That which can be destroyed by the truth should *not* necessarily be

byalexflint8y24th Oct 201012 comments


I've been throwing some ideas around in my head, and I want to throw some of them half-formed into the open for discussion here.

I want to draw attention to a particular class of decisions that sound much like beliefs.



There is no personal god that answers prayers.           

I should badger my friend about atheism.

Cryonics is a rational course of action.

To convince others about cryonics, I should start by explaining that if we exist in the future at all, then we can expect it to be nicer than the present on account of benevolent super-intelligences.

There is an objective reality.

Postmodernists should be ridiculed and ignored.


If I encounter a person about to jump unless he is told "1+1=3", I should not acquiesce.

I've thrown ideas from a few different bags into the table, and I've perhaps chosen unnecessarily inflammatory examples. There are many arguments to be had about these examples, but the point I want to make is the way in which questions about the best course of action can sound very much like questions about truth. Now this is dangerous because the way in which we chose amongst decisions is radically different from the way in which we chose amongst beliefs. For a start, evaluating decisions always involves evaluating a utility function, whereas evaluating beliefs never does (unless the utility function is explicitly part of the question). By appropriate changes to one's utility function the optimal decision in any given situation can be modified arbitrarily whilst simultaneously leaving all probability assignments to all statements fixed. This should make you immediately suspicious if you ever make a decision without consulting your utility function. There is no simple mapping from beliefs to decisions.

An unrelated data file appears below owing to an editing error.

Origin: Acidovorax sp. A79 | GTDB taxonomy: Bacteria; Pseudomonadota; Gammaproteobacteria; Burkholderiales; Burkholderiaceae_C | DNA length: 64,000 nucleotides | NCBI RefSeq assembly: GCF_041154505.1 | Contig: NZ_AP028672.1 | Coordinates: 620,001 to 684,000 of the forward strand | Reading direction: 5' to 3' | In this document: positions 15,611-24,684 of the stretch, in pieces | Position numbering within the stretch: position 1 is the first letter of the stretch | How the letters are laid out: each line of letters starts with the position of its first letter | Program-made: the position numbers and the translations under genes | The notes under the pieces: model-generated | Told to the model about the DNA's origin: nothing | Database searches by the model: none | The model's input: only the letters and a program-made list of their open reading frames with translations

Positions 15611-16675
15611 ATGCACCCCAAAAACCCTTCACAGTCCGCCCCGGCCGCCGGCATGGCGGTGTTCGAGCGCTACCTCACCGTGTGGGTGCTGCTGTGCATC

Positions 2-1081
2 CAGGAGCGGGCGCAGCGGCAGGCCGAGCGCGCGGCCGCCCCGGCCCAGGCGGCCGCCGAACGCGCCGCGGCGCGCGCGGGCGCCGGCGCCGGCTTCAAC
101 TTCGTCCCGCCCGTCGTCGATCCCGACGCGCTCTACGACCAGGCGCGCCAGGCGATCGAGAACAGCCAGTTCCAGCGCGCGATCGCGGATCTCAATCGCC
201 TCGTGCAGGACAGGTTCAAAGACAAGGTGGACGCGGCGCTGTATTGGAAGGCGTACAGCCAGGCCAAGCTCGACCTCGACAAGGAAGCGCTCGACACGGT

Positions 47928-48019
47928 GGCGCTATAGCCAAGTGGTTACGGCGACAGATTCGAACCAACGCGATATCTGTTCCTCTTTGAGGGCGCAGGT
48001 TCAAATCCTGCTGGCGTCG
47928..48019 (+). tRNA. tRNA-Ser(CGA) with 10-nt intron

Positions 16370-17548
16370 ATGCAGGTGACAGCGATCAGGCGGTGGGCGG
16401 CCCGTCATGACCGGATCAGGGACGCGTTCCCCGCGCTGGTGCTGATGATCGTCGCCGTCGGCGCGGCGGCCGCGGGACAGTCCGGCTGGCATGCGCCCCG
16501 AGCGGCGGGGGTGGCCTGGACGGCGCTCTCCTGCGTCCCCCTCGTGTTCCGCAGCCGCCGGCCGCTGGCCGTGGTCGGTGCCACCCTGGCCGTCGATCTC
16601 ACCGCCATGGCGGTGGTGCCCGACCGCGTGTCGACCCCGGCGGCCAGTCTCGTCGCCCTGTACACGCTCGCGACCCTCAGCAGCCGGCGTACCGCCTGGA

I've noticed various friends and some people on this site making just this mistake. It's as if their love for truth and rational enquiry, which is a great thing in its own right, spills over into a conviction to act in a particular way, which itself is of questionable optimality.

In recent months there have been several posts on LessWrong about the "dark arts", which have mostly concerned using asymmetric knowledge to manipulate people. I like these posts, and I respect the moral stance implied by their name, but I fear that "dark arts" is becoming applicable to the much broader case of not acting according to the simple rule that decisions are always good when they sound like true beliefs. I shouldn't need to argue explicitly that there are cases when lying or manipulating constitute good decisions; that would privileged a very particular hypothesis (namely that decisions are always good when they sound like true beliefs).

This brings be all the way back to the much-loved quotation, "that which can be destroyed by the truth should be". Now there are several ways to interpret the quote but at least one interpretation implies the existence of a simple isomorphism from true beliefs to good decisions. Personally, I can think of lots of things that could be destroyed by the truth but should not be.